Pulmonary embolism

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Pulmonary embolism, abbreviated PE, is often on the differential in autopsies, as it is not easy to diagnose clinically. Pulmonary embolism is a non-specific term; it may refer to a number of things, including:

  • Pulmonary venous thromboembolism.
  • Pulmonary fat embolism.
  • Pulmonary foreign body embolism.
  • Pulmonary septic embolism.
  • Pulmonary bone marrow embolism.
  • Pulmonary tumour embolism.
  • Pulmonary amniotic fluid embolism.

PE usually refers to pulmonary venous thromboembolism, abbreviated VTE, if not otherwise specified.


  • Relatively uncommon ~ 1 in 1000 adults per year.[1]
  • Diagnosis in life dependent on strong clinical suspicion and radiology.


  • Shortness of breath (dyspnea) - classic symptom.
  • Tachycardia.
  • Chest pain.
  • Findings associated with deep vein thrombosis.
    • Leg pain.
    • Leg swelling.


  • Venous thrombosis OR~=12 for PE.[2]


The classic factors are given by Virchow's triad:[3][1]

  1. Hypercoagulability.
  2. Endothelial dysfunction/injury.
  3. Stasis.


  • The triad has a limited practical use. Like many questions about mechanism, the greatest utility, might be pimping medical students and residents.

Risks factors venous thromboembolism

A general mnemonic for hypercoagulable states PIANO:[4]

Hypercoagulable states due to intrinsic causes (memory device CALM SHAPES):[5]

  • Protein C deficiency.
  • Antiphospholipid antibody syndrome (APLA).
  • Leiden factor V deficiency.
  • Malignancy.
  • Protein S deficiency.
  • Homocystinemia.
  • Antithrombin III deficiency.
  • Prothrombin G20210A.[6]
  • Excess factor VIII.
  • Sticky platelet syndrome.

Gross (VTE)


  • Intravascular spaghetti (multiple cylindrical clots - from smaller vessels) with cream sauce (gray fibrin).
  • Leg swelling.
  • Lines of Zahn.[7]
    • Pale layers consisting of platelets and fibrin alternating with layers of RBCs; components layer during blood flow.


  • Post-mortem thrombi: one (superior) yellow portion (called "chicken fat") and one (dependent) red portion (RBCs); components layer due to gravity.

Pre- and post-mortem clots

Feature/time Pre-mortem Post-mortem
Shininess dull shiny
Adherent to wall yes no
Colour gray dark purple or
bilayered red/yellow
Pressurized yes; "ejects itself" from lumen no; needs to be pulled-out
-elastic modulus (E)
-fracture toughness (K)
firm (high E)
brittle (low K)
jello (low E)
elastic (high K)
Image - gross thrombus (pathguy.com),
thrombus (thrombosisadviser.com)
coronary thrombus (luc.edu)[8]
Image - micro. pre- & post-mortem (elsevier.es)[9] thrombus (oxfordjournals.org),
thrombi (ucsf.edu)

Microscopic (VTE)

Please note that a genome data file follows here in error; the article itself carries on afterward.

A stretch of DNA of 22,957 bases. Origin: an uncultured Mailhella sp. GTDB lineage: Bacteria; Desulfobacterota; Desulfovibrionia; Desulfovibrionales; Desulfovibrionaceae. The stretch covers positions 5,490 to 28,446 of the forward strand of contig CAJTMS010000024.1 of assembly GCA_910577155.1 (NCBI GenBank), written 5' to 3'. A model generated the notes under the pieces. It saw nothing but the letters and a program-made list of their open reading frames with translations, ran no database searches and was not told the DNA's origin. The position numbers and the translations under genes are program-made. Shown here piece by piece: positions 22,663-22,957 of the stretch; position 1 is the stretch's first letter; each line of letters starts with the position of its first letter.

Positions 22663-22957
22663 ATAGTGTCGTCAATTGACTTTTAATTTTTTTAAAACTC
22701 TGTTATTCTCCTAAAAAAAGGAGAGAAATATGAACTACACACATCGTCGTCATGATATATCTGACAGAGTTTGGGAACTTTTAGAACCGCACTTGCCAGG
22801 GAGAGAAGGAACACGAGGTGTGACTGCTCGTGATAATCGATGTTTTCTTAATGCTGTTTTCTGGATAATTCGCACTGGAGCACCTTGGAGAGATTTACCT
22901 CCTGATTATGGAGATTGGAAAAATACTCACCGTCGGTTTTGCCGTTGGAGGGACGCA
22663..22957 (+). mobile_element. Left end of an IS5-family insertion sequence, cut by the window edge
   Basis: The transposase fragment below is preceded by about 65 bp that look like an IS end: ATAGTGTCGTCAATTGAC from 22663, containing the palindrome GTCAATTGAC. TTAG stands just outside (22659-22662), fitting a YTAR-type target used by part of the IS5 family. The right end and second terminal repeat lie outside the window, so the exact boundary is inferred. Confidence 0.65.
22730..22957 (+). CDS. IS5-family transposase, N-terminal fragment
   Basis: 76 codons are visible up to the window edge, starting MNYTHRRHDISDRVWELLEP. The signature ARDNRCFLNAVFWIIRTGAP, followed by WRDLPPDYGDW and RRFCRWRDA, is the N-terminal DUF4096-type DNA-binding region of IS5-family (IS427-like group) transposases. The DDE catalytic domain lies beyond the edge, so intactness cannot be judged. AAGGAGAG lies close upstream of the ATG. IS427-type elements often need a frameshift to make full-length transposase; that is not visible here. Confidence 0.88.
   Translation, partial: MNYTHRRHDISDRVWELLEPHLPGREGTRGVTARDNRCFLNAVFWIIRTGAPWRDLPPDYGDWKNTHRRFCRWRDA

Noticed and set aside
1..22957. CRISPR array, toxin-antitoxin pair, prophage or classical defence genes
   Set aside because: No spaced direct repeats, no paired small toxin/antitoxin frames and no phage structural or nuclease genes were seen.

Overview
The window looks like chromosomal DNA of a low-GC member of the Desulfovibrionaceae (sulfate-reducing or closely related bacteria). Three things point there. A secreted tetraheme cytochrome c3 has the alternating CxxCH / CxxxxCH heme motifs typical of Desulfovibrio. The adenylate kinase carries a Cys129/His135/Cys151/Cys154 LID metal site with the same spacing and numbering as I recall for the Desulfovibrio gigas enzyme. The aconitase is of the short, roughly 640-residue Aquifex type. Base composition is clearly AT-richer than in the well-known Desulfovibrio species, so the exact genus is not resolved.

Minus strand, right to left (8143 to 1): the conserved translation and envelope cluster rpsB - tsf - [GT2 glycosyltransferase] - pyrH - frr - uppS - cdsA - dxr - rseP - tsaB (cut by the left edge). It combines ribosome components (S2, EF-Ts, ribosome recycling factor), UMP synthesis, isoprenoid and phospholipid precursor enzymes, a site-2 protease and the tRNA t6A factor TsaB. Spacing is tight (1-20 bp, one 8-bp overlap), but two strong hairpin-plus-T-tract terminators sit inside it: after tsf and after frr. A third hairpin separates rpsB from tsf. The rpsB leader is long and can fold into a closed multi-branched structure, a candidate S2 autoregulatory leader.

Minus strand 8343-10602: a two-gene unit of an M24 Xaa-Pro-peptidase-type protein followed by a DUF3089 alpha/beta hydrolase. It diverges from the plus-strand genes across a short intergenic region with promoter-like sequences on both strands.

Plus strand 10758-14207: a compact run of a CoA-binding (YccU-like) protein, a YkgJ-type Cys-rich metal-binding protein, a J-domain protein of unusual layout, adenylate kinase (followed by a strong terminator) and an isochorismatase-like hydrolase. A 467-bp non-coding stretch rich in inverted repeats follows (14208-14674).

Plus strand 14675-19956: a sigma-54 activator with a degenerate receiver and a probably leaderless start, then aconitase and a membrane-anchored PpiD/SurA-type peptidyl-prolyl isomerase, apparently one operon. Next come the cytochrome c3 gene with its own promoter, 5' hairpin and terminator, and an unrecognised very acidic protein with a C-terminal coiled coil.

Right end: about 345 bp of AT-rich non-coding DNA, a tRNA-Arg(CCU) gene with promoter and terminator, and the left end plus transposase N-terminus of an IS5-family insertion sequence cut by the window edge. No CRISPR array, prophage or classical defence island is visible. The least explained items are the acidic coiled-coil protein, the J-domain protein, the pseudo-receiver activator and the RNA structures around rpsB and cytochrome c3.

• Layers consisting of platelets and fibrin alternating with layers of RBCs - known as Lines of Zahn.[7]


  • Multiple laminations (layers), in general, suggest that clot was formed in a dynamic environment, i.e. in the context of blood flow.


Microscopic (fat embolism)


  • Fat in vessels.


Microscopic (amniotic fluid)


  • Pulmonary vessels with fetal debris - particularly squamous cells.



See also


  1. 1.0 1.1 Meetoo, D.. "In too deep: understanding, detecting and managing DVT.". Br J Nurs 19 (16): 1021-7. PMID 20852464.
  2. Reissig A, Haase U, Schulze E, Lehmann T, Kroegel C (July 2010). "[Diagnosis and therapy of pulmonary embolism prior to death]" (in German). Dtsch. Med. Wochenschr. 135 (30): 1477–83. doi:10.1055/s-0030-1262435. PMID 20648405.
  3. Reitsma, PH.; Versteeg, HH.; Middeldorp, S. (Mar 2012). "Mechanistic view of risk factors for venous thromboembolism.". Arterioscler Thromb Vasc Biol 32 (3): 563-8. doi:10.1161/ATVBAHA.111.242818. PMID 22345594.
  4. URL: http://www.usmle-forums.com/usmle-step-1-mnemonics/252-causes-hypercoagulable-states.html. Accessed on: 8 December 2011.
  5. Thomas RH (November 2001). "Hypercoagulability syndromes". Arch. Intern. Med. 161 (20): 2433–9. PMID 11700155. http://archinte.highwire.org/cgi/content/full/161/20/2433.
  6. Online 'Mendelian Inheritance in Man' (OMIM) 176930
  7. 7.0 7.1 Kumar, Vinay; Abbas, Abul K.; Fausto, Nelson; Aster, Jon (2009). Robbins and Cotran pathologic basis of disease (8th ed.). Elsevier Saunders. pp. 124. ISBN 978-1416031215.
  8. URL: http://www.meddean.luc.edu/lumen/meded/mech/cases/case1/list.htm. Accessed on 8 October 2010.
  9. URL: http://www.elsevier.es/cardio_eng/ctl_servlet?_f=40&ident=13142654. Accessed on: 8 October 2010.
  10. URL: http://library.med.utah.edu/WebPath/EXAM/IMGQUIZ/fofrm.html. Accessed on: 6 December 2010.
  11. ATTWOOD, HD. (Jul 1958). "The histological diagnosis of amniotic-fluid embolism.". J Pathol Bacteriol 76 (1): 211-5. PMID 13576364.
  12. Kobayashi, H.; Ooi, H.; Hayakawa, H.; Arai, T.; Matsuda, Y.; Gotoh, K.; Tarao, T. (Apr 1997). "Histological diagnosis of amniotic fluid embolism by monoclonal antibody TKH-2 that recognizes NeuAc alpha 2-6GalNAc epitope.". Hum Pathol 28 (4): 428-33. PMID 9104942.